“Moving from dogma to the unknown is … a movement from dullness to aliveness, and life becomes an exploration, a celebration.” Inspiration can come from unexpected directions. The other morning this line from Catherine Ingram’s Passionate Presence (Gotham Books 2003) led me into a reverie not about my spiritual practice but about the resistance I’ve been meeting in a writing project.
This is the beginning of a column I wrote for a journal of the Historical Novel Society in 2007, but I could have written it this morning. Apparently this is a lesson I’m still processing.
“Moving from dogma to the unknown…” — as I move from years of researching Joan of Kent and her marriages (dogma), to writing the novel about her that has been my goal, she is leading me into the unknown. This is the case no matter what type of novel I’m writing: if I’ve infused my characters with sufficient life they will take off in their own directions, forcing me to drop opinions that prevent me from following them. I’m usually delighted by the surprises I encounter as I move from outline to narrative.
But I’ve discovered that this is tougher when I’m writing as Emma Campion, novels based on historical figures whose actual stories inform the “plots”, than when I’m writing as Candace Robb, crime novels that happen to include some historical figures but are built on plots of my own creation.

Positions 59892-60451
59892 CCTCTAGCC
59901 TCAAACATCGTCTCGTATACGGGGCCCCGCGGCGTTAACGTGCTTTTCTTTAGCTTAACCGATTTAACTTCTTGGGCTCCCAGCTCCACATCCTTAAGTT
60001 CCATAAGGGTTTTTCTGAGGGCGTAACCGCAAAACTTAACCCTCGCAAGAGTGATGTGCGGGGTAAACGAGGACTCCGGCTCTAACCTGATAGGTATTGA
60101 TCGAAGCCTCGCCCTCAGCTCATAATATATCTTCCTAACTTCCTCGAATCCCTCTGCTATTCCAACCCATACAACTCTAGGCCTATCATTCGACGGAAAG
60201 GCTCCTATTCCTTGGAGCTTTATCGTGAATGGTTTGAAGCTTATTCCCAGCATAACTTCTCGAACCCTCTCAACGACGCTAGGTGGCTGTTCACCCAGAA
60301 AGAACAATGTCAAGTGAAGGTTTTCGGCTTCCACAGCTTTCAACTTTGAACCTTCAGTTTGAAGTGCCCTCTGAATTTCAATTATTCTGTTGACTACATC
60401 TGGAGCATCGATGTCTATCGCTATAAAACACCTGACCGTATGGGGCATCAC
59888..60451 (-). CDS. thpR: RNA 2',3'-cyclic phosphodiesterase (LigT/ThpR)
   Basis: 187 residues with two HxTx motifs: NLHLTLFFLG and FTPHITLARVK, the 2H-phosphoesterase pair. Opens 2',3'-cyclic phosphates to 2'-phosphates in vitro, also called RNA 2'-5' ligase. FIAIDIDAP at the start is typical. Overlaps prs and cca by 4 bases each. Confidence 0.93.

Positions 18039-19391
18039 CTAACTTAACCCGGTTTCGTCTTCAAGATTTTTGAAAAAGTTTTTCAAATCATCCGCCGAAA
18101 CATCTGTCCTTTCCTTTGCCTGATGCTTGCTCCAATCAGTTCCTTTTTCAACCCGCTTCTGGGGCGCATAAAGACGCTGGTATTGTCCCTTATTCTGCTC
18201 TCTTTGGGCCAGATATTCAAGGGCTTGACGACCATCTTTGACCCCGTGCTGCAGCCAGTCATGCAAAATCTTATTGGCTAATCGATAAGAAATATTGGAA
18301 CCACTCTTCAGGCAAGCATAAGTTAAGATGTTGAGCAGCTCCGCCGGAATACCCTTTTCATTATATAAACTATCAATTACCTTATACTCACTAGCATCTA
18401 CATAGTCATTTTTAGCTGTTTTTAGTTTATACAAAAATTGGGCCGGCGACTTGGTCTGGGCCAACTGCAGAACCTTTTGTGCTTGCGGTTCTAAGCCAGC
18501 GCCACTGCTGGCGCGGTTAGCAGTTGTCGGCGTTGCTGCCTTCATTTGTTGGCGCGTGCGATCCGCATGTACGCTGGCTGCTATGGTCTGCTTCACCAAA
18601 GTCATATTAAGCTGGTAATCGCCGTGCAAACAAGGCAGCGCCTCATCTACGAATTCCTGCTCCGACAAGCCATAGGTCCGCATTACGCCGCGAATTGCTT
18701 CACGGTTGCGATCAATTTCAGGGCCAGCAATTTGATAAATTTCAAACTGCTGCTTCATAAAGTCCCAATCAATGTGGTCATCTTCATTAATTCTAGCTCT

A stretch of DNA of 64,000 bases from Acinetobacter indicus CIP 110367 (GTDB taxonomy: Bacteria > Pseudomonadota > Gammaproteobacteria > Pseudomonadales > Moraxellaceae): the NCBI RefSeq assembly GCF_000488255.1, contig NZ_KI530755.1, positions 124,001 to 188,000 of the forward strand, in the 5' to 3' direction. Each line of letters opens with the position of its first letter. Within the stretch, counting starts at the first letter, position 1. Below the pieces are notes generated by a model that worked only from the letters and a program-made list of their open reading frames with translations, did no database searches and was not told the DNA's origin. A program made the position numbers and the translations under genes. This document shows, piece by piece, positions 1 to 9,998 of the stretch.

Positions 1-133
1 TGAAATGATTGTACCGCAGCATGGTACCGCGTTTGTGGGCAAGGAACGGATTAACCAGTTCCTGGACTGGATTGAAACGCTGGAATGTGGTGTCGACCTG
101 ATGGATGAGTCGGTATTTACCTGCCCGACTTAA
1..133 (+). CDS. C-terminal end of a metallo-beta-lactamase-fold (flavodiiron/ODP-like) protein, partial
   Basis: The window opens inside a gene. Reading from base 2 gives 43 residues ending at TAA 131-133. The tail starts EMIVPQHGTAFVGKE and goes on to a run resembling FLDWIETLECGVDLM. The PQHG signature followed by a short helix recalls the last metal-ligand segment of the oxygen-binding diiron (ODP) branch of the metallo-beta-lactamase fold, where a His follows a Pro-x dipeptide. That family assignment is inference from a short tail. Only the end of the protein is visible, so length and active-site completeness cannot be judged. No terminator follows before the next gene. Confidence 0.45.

Five years ago Ingram’s words helped me see the source of my anxiety in writing about Alice Perrers, and it’s still true about my work with Joan of Kent. In the course of my research I’ve become friends with quite a few historians who are working on Joan and the court of King Edward III, and each time they uncover something new, instead of being delighted I break out in a sweat. I don’t want to spend the rest of my life revising this novel!
And no one is expecting me to. I’m writing a novel, not Joan’s definitive biography. (I don’t even want to think of what it must be like to be a biographer and suddenly, at the last moment, realize that a new bit of information changes everything!)
I’ve heard that perfectionism is the root cause of procrastination—we are certain that if we wait just a little while we’ll have all the facts and do a better job. Does this sound familiar?
Ingram’s statement reminds me that the very act of stepping off into the unknown is “a movement from dullness to aliveness, and life [read writing] becomes an exploration, a celebration.” The truth is that in the marvelous alchemy of imagination and history I’ve discovered my own Joan with whom I’ve communicated over countless cups of tea. She is now the one revealing her story to me.
So this was a happy reminder. My desk is still piled high with books, and articles, and I’ll be dipping into them all the way past the edits and into the page proofs, but my Joan is already scheming with Prince Edward and falling in love with Thomas Holland, and I am committed to seeing her story through to completion.